Having just finished the comedy Leaving Normal, director Edward Zwick decided to change direction and film an epic historical drama, which showcased the talent of rising star Brad Pitt as a romantic leading man. To that end he found the perfect vehicle in the 1978 novella Legends of the Fall by Jim Harrison. His production company Bedford Falls purchased the film rights with TriStar Pictures agreeing to distribute. Zwick, William Wittliff and Marshal Herskovist would produce the film, with Zwick directing. He hired screenwriters Susan Shilliday and William D. Wittliff to adapt the story for the big screen and brought in an outstanding cast, which included Brad Pitt as Tristan Ludlow, Anthony Hopkins as Colonel William Ludlow, Aiden Quinn as Alfred Ludlow, Henry Thomas as Samuel Ludlow, and Juilia Ormond as Susannah Fincannon. The film is set in the territory of Montana circa 1890 when Colonel William Ludlow resigns his commission, loathe to continue his part in the army’s cruel betrayal and slaughter of native Americans. He settles on a ranch in a remote part of Montana where he and his wife Isabel live a tranquil existence in peace. Isabel bears him three sons – Tristan, Alfred, and Samuel – but ends up leaving him as she is unable to bear the isolation and long harsh winters, which forces William to raise the boys himself. Almost 20 years later, the the now-grown Samuel returns home to the ranch with his fiancé Susannah, but this is a harbinger of sorrow as it precipitates a series of tragic events which fracture the family and set brother against brother as they compete for her affections. Read more…

CAPTAIN MARVEL – Pinar Toprak

March 12, 2019 2 comments

Original Review by Jonathan Broxton

Captain Marvel is being touted as a game-changing film in a number of important ways. As the 21st official entry in the Marvel Cinematic Universe series of films that began with Iron Man in 2008, it’s the first to be led by a female protagonist, and the first to have a female director, with Anna Boden co-directing alongside Ryan Fleck. In an era where the promotion of woman-centric films and female filmmakers has been such a major issue in Hollywood this is encouraging, but it’s also sobering that this is such news, by way of the fact that this hasn’t been done before. Assuming that Captain Marvel is the gigantic box office hit that many expect it to be, going forward one would hope that male and female filmmakers are given the same opportunities to succeed as each other, in an environment where talent and creativity are more important than gender, and where female protagonists in films are just part of the norm and not rare events that need to be singled out for special praise. Read more…

ON GOLDEN POND – Dave Grusin

March 11, 2019 Leave a comment

MOVIE MUSIC UK CLASSICS

Original Review by Craig Lysy

Jane Fonda was an avid reader, and happened to come across the novel On Golden Pond by Ernest Thompson. She was captivated by the story and bought the film rights, intending for her father Henry Fonda to play the lead role of Norman Thayer. She secured financial backing for the film from Lord Grade, of the British studio ITC Entertainment. Bruce Gilbert was assigned to produce the film, and Mark Rydell was tasked with directing. Jane Fonda had always intended that this film would be a father-daughter endeavor, and so her father Henry Fonda was hired to play Norman Thayer, while she would play the estranged daughter Chelsea. The story’s father-daughter estrangement mirrored the real-life relationship of Jane and her father and ultimately proved to be cathartic, in that it restored their relationship. Joining them would be Katherine Hepburn as Ethel Thayer, Doug McKeon and Billy Ray, Dabney Coleman as Bill Ray, and William Lanteau as Charlie Martin. Read more…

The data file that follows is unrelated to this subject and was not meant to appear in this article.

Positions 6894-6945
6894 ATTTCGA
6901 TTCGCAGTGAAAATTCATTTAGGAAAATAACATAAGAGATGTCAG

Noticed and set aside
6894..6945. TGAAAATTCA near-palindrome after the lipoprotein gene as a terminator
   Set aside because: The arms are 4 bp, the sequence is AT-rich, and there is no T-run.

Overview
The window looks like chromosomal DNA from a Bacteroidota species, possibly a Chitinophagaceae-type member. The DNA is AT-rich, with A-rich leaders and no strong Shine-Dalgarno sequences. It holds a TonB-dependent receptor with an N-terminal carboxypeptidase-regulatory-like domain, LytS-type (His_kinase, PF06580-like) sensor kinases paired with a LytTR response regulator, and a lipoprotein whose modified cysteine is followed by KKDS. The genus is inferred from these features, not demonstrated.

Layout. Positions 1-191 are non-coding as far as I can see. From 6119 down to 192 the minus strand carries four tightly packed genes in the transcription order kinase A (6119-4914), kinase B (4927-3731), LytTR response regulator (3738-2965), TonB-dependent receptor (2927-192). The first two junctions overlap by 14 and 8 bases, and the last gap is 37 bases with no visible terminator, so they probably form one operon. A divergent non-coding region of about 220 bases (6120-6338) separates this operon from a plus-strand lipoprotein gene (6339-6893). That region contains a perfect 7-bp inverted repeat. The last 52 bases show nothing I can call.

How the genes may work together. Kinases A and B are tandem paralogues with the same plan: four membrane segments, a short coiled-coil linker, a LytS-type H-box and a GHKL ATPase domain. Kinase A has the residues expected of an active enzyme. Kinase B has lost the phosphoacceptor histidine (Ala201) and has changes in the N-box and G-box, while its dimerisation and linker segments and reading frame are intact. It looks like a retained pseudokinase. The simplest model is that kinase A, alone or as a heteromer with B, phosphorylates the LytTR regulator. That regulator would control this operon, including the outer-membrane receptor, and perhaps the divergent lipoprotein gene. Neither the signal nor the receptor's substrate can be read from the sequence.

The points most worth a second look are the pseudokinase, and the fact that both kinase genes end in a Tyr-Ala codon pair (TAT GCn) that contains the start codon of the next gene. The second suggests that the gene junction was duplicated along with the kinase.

DANGEROUS LIAISONS – George Fenton

February 28, 2019 1 comment

THROWBACK THIRTY

Original Review by Jonathan Broxton

Dangerous Liaisons was originally a stage play by British playwright Christopher Hampton, whose work was an ambitious attempt to adapt Pierre Choderlos de Laclos’s classic 1782 novel Les Liaisons Dangereuses for modern audiences through the Royal Shakespeare Company. It is a dark drama about seduction and revenge set in France in the years immediately preceding the Revolution. Two aristocrats, the Marquise de Merteuil and the Vicomte de Valmont, conspire together to ruin the lives of various former lovers for no other reason than to satisfy their own amusement and petty jealousies; eventually, they fixate on the virginal Cécile de Volanges, who is engaged to Merteuil’s former lover, and Madame de Tourvel, the devoutly religious wife of one of Valmont’s supposed friends. What transpires is a damning exposé of the insouciance of the rich, who use wealth and sexuality as weapons, and indulge in selfish whims and fancies with no regard for the destruction it causes to those around them. Hampton re-wrote his play for the big screen in 1988, where it was directed with lavish decadence by Stephen Frears. Glenn Close starred as the merciless Merteuil, John Malkovich was suave as the predatory Valmont, and Michelle Pfeiffer and Uma Thurman suffered as the unwitting subjects of their ploy. Both Close and Pfeiffer received Oscar nominations for their performances, and the film was a critical success, winning three Academy Awards, picking up two more nominations, and inspiring an updated version – Cruel Intentions – set in New York in 1999. Read more…